The origins of the Duchy lie in the far older Kingdom of Burgundy. The kingdom evolved out of territories ruled by the Burgundians, an East Germanic tribe that arrived in Gaul in the 5th century; they lived in the area around Dijon, Chalon-sur-Saône, Mâcon, Autun, and Châtillon-sur-Seine, and their name was applied to the region. This first Kingdom of Burgundy would be annexed to the territories of the Merovingian Kings of the Franks in the era of Clovis and his sons (the late 5th and early 6th centuries); it would be recreated, however, on several occasions when it was necessary to divide the Frankish territories between the sons of a deceased Frankish King.
Although the Kingdom of Burgundy did not always exist as an independent entity during the Early Middle Ages, it continued a semi-autonomous existence as a part of the Kingdom of the Franks: the Burgundians maintained their own law code (the "Loi Gombette"), while the people developed the agricultural and viticultural wealth of the territory. But southern Burgundy was pillaged by the Saracen invasion of the 8th century, and when Charles Martel had driven the invaders out, he divided Burgundy into four commands: Arles-Burgundy, Vienne-Burgundy, Alamanic Burgundy, and Frankish Burgundy. He appointed his brother Childebrand as governor of the last of these. Under the Carolingians, Burgundian separatism lessened. Burgundy became a purely geographical term, applicable only to describe the territory governed by the counties replacing it.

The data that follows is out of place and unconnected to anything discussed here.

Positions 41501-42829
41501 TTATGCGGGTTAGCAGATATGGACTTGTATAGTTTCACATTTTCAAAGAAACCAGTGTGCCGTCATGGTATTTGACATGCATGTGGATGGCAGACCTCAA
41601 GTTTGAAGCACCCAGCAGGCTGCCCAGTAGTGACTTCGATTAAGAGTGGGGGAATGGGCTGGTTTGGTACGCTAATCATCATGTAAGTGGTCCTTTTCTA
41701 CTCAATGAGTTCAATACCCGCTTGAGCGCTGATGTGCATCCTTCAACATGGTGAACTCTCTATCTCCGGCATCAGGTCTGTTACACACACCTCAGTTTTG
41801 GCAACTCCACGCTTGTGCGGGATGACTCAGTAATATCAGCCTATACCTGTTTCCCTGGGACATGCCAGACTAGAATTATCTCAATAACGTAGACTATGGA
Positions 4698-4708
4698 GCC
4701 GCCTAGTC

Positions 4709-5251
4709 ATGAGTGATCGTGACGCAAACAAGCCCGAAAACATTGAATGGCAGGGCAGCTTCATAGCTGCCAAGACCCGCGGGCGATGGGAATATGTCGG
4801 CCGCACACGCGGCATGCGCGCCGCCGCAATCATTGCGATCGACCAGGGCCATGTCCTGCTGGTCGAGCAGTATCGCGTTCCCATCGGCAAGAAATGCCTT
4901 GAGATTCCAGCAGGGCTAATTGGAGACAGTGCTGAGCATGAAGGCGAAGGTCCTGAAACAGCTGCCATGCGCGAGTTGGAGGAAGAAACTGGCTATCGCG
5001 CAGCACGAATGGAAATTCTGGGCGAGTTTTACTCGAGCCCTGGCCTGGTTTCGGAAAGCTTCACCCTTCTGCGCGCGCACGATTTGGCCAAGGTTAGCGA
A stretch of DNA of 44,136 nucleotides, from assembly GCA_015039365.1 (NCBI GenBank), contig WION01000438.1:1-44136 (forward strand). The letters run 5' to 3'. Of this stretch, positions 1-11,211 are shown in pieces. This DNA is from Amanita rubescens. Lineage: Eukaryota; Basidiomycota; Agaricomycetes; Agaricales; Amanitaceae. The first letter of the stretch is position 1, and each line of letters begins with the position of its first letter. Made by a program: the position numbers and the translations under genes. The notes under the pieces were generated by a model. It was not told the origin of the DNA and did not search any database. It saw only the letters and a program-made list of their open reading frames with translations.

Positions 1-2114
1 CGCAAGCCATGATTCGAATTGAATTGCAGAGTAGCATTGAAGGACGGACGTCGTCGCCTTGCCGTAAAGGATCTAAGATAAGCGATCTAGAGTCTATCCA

Both the Duchy of Burgundy and the County of Burgundy emerged from these counties, aided by the collapse of Carolingian centralism and the division of the Frankish domains brought about by the Partition of Verdun in 843. In the midst of this confusion, Guerin of Provence attached himself to Charles the Bald, youngest son of King Louis the Pious of the Franks, and aided him in the Battle of Fontenay against Charles's eldest brother, the Emperor Lothar. When the Frankish kingdom in the west was divided along the boundary of the Saône and Meuse (neatly dividing geographical Burgundy in the process), Guerin was rewarded for his services by the king by being granted the administration of the Counties of Chalon and Nevers, in which he was by custom expected to appoint Viscounts to rule as his deputies. As a vital military defender of the West Frankish border, Guerin was sometimes known by the Latin term for "leader" - Dux, or Duke.
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